When new container ships enter the waters next year, Chinese freight firms worry that prices will continue to drop. According to carriers at a significant trade show in Shanghai, ocean shipping prices for products leaving China are set to decrease next year when new container boats take to the seas. From the record-breaking highs they reached during the pandemic, freight rates have fallen by as much as 90% in the past year and are predicted to stabilize soon.
In each of the upcoming two years, freight operators will receive more than 200 new ships. 2.34 million 20-foot equivalent units (TEUs) worth of vessels will be delivered in 2023, and 2.83 million more TEUs will be added in 2024. According to Kevin Gao, senior sales manager with Hapag-Lloyd (China) Shipping, a participant in the China International Import Expo, “the shipping industry is wary of a further drop [in shipping rates].” “Delivery of new vessels will likely make an overcapacity problem worse.”
Some of the cargo operators present at the CIIE, the largest import trade show in the world, are banking on the rise in trade volume if China moves past its strained relationship with the West and increases its purchases of foreign goods. According to Simon Sun, general manager of Pacific International Lines‘ Shanghai branch, the Belt and Road Initiative, which was launched by President Xi Jinping in 2013 to strengthen China’s trade relations with 65 nations, is increasing demand for machinery and equipment like solar panels abroad.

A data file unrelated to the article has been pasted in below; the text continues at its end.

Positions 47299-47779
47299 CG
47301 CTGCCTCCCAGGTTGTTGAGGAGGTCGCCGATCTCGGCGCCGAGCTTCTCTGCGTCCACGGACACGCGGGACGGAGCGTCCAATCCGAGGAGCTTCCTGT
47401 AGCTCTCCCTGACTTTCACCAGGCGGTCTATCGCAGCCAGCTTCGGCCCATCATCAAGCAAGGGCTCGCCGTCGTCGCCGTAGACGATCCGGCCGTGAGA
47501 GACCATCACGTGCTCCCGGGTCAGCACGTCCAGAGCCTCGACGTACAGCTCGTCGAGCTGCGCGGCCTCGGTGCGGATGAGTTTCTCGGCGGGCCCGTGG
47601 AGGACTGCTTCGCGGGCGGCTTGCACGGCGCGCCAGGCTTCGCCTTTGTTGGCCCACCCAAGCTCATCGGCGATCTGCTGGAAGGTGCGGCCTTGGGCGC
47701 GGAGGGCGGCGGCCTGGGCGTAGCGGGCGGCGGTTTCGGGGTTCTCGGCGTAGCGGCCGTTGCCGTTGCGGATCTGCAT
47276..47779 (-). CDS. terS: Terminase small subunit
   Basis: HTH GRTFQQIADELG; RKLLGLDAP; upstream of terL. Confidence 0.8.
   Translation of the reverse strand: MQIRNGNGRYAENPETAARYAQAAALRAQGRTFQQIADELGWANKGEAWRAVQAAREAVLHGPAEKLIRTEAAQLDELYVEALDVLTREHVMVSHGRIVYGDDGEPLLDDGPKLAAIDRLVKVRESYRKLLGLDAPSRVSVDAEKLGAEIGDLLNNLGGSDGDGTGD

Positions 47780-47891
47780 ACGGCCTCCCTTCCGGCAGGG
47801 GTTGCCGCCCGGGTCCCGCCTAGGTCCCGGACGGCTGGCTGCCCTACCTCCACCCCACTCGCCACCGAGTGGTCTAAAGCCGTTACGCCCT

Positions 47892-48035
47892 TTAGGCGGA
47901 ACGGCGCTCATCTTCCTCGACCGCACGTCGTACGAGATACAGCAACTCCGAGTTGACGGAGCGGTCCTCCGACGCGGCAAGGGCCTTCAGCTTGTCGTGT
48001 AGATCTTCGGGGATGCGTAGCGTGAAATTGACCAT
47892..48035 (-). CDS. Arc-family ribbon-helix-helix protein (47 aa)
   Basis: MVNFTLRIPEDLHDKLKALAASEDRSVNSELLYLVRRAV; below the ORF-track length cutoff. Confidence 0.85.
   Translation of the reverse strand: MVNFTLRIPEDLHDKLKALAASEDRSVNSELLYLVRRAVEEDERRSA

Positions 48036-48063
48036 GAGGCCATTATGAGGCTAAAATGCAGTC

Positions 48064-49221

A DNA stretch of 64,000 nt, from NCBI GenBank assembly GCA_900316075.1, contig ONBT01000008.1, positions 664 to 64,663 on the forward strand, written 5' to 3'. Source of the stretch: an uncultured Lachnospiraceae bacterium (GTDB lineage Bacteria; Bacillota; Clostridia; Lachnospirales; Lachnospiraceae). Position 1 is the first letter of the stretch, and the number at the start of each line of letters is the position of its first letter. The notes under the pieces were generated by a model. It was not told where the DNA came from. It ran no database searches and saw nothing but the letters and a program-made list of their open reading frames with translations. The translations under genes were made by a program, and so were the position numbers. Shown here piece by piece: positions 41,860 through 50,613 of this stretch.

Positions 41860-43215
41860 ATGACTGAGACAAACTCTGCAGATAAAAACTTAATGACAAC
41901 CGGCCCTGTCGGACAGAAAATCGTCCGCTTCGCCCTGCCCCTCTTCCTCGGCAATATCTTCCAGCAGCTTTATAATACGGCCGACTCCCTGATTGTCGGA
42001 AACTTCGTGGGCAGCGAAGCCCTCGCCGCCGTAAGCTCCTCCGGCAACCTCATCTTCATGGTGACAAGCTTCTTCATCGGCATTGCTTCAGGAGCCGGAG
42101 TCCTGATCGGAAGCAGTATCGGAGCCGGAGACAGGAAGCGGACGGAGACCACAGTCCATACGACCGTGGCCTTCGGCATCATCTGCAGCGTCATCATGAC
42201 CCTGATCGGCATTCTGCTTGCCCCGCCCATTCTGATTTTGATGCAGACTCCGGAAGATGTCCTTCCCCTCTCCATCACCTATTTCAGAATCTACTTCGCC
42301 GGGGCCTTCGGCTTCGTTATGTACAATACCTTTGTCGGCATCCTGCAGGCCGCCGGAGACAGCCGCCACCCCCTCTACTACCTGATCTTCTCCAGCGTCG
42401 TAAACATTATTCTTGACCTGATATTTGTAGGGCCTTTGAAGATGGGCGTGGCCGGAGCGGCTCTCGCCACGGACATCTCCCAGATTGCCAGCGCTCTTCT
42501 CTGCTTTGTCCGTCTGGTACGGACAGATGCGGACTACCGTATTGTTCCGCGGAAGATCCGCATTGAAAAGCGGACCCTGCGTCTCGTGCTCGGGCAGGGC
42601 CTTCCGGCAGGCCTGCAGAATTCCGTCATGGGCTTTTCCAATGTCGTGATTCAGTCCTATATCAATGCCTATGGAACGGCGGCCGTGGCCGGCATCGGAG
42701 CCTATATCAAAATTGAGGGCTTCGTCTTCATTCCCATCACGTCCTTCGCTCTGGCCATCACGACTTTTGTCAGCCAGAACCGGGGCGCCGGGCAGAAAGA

As freight rates are under pressure from the increased capacity, this may assist to support them. In the upcoming months, “we anticipate shipping rates [for containers] to remain stable,” he said. The current situation is acceptable, and ocean carriers ought to be able to continue operating profitably. The Singaporean carrier is utilizing the CIIE, which closes on Thursday, to raise brand awareness, cultivate new clientele, and boost sales.